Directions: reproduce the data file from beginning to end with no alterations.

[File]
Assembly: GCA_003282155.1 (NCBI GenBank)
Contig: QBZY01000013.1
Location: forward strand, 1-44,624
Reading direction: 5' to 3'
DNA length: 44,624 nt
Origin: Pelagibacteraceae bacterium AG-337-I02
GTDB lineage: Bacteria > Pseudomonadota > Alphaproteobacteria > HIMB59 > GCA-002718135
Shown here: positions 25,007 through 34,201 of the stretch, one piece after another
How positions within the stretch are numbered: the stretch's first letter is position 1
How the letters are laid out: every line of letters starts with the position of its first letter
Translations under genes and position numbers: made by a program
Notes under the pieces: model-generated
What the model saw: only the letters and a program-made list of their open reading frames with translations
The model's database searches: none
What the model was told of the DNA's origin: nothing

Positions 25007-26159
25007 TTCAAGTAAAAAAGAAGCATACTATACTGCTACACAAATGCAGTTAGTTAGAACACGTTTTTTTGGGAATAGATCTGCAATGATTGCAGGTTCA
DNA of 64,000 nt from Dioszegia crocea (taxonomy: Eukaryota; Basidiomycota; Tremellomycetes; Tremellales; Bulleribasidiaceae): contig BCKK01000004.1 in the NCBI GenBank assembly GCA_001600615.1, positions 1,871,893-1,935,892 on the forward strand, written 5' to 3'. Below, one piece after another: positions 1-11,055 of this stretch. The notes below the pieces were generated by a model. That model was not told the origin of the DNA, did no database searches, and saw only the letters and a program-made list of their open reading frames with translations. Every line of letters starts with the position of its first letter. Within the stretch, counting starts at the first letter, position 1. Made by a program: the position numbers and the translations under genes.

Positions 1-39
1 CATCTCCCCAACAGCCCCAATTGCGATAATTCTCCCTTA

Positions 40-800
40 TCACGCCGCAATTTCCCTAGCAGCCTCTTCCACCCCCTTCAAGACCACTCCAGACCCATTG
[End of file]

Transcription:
Assembly: GCA_003282155.1 (NCBI GenBank)
Contig: QBZY01000013.1
Location: forward strand, 1-44,624
Reading direction: 5' to 3'
DNA length: 44,624 nt
Origin: Pelagibacteraceae bacterium AG-337-I02
GTDB lineage: Bacteria > Pseudomonadota > Alphaproteobacteria > HIMB59 > GCA-002718135
Shown here: positions 25,007 through 34,201 of the stretch, one piece after another
How positions within the stretch are numbered: the stretch's first letter is position 1
How the letters are laid out: every line of letters starts with the position of its first letter
Translations under genes and position numbers: made by a program
Notes under the pieces: model-generated
What the model saw: only the letters and a program-made list of their open reading frames with translations
The model's database searches: none
What the model was told of the DNA's origin: nothing

Positions 25007-26159
25007 TTCAAGTAAAAAAGAAGCATACTATACTGCTACACAAATGCAGTTAGTTAGAACACGTTTTTTTGGGAATAGATCTGCAATGATTGCAGGTTCA
DNA of 64,000 nt from Dioszegia crocea (taxonomy: Eukaryota; Basidiomycota; Tremellomycetes; Tremellales; Bulleribasidiaceae): contig BCKK01000004.1 in the NCBI GenBank assembly GCA_001600615.1, positions 1,871,893-1,935,892 on the forward strand, written 5' to 3'. Below, one piece after another: positions 1-11,055 of this stretch. The notes below the pieces were generated by a model. That model was not told the origin of the DNA, did no database searches, and saw only the letters and a program-made list of their open reading frames with translations. Every line of letters starts with the position of its first letter. Within the stretch, counting starts at the first letter, position 1. Made by a program: the position numbers and the translations under genes.

Positions 1-39
1 CATCTCCCCAACAGCCCCAATTGCGATAATTCTCCCTTA

Positions 40-800
40 TCACGCCGCAATTTCCCTAGCAGCCTCTTCCACCCCCTTCAAGACCACTCCAGACCCATTG